WASHINGTON D.C. – The crowd of lobbyists, elected officals and hangers-on staggers drunkenly toward the Metro station, rides underground to Woodley Park and surfaces at the hotel.
Inside, Senate President Steve Sweeney (D-West Deptford) stands at the end of a long, lava lamp-lit bar in the center of 2001 Space Odyssey decor.
“I drove down here to represent the Democratic Party as the Senate president,” he tells a gaggle of reporters.
Assemblyman John Amodeo (R-Margate) grabs Sweeney by the back of the neck at the bar.
“Come on, Steve, you’ve got to give the Democartic Party rebuttal at the dinner tonight,” he says.
Gov. Chris Christie’s the main event at the 7 p.m. function here at the Marriott.
“I can’t do that, John,” says Sweeney. “That would be like Dean Martin and Jerry Lewis, but I’m not sure who is who.”
Amodeo evaporates in a growing crowd of pols dragging briefcases with wheels on them.
A few Democratic Party power players who drove down solo rather than endure the proletarian confines of the chamber train now stand elegantly at the bar as the crowd pours through the doors into the lobby.
“We didn’t take the train,” state Sen. Donald Norcross (D-Camden) announces to a haggard traveler.
Someone asks Sweeney about the capsized leadership of the Passaic Valley Sewerage Commission (PVSC) and he says, “You know, these guys.”
“Yes, the arrogance, they lose touch,” he says.
Sweeney walks into a growing crowd at the bar that now includes Christie bulldog Bill Palatucci.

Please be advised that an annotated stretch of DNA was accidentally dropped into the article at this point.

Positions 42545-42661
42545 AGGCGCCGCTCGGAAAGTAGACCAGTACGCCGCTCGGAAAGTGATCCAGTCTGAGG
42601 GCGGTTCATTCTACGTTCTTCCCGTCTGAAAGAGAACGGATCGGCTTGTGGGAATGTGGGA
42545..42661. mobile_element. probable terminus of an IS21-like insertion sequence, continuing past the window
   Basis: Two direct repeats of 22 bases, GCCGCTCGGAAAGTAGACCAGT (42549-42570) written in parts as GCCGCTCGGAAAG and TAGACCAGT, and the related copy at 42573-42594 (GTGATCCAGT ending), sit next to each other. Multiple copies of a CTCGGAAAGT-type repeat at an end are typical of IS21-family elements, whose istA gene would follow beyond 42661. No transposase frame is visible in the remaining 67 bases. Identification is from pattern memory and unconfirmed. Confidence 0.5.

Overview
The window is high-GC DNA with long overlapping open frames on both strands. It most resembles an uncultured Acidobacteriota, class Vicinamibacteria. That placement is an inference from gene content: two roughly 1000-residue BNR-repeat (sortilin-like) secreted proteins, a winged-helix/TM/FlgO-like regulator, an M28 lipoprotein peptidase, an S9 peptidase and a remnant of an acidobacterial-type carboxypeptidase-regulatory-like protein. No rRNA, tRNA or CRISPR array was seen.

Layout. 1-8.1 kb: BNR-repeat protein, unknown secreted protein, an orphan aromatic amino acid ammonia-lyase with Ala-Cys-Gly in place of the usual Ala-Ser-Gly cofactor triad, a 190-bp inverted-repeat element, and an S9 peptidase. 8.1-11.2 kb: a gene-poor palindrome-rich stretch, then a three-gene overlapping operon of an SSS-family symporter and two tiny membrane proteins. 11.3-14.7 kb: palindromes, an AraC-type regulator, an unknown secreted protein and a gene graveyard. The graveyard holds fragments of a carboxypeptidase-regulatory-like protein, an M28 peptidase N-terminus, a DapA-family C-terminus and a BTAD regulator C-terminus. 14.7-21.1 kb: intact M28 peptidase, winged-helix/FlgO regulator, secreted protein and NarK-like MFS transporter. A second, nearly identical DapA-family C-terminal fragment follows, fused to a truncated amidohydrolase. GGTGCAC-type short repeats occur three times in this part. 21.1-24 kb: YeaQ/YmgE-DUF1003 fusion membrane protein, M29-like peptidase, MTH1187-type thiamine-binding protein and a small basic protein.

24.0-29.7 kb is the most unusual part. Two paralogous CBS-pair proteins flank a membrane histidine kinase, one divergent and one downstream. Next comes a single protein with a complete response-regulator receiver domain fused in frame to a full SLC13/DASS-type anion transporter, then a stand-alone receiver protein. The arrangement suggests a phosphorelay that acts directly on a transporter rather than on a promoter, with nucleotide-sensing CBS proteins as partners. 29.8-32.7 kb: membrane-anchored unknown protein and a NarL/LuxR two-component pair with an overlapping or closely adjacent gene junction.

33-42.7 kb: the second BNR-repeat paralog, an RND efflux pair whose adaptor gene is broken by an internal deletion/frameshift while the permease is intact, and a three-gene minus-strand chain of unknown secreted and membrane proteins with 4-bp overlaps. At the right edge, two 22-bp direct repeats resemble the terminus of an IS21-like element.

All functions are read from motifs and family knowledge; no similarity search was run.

And former PVSC Commish Carl Czaplicki.
“When the governor wants you gone, you gotta go,” he tells another insider, who bearhugs him.
Word is that Angelina Paserchia, a fifth Passaic Valley Sewerage Commissioner, signed a resignation letter today, leaving Frank Calandriello the lone holdout.
“My guy’s still there,” says state Sen. Paul Sarlo (D-Wood-Ridge), referring to Democratic Party ally Ken Lucianin, the last surviving member of the commission save Calandriello. Sarlo’s here to have dinner with Sweeney – privately – rather than endure the Christie speech later.
Sarlo, in blue collar attire, grabs a railing alonside veteran state Sen. Anthony Bucco (R-Boonton). In the shadows sits Diane Gooch with her political core.
“Maybe, maybe,” says spokesman Tony Sayegh, when asked if Gooch will pursue another run for Congress in the 6th District after losing last year to Tea Party darling Anna Little of Highlands.
Many in the room are alert to the movements of Palatucci, who radiates PolitickerNJ.com Power List number one status and then leaves. U.S. Rep. Frank Pallone (D-Long Branch) enters.
Now state Sen. Robert Singer (R-Lakewood) appears.
“Assemblyman Reed Gusciora says he will support it and, of course, the governor has said he will sign it,” says Singer, when asked about his legislation to reinstate the death penalty.
“Hello, Lou Greenwald,” sounds a voice in the bar, by way of introduction.
The assemblyman steps forward with a handshake.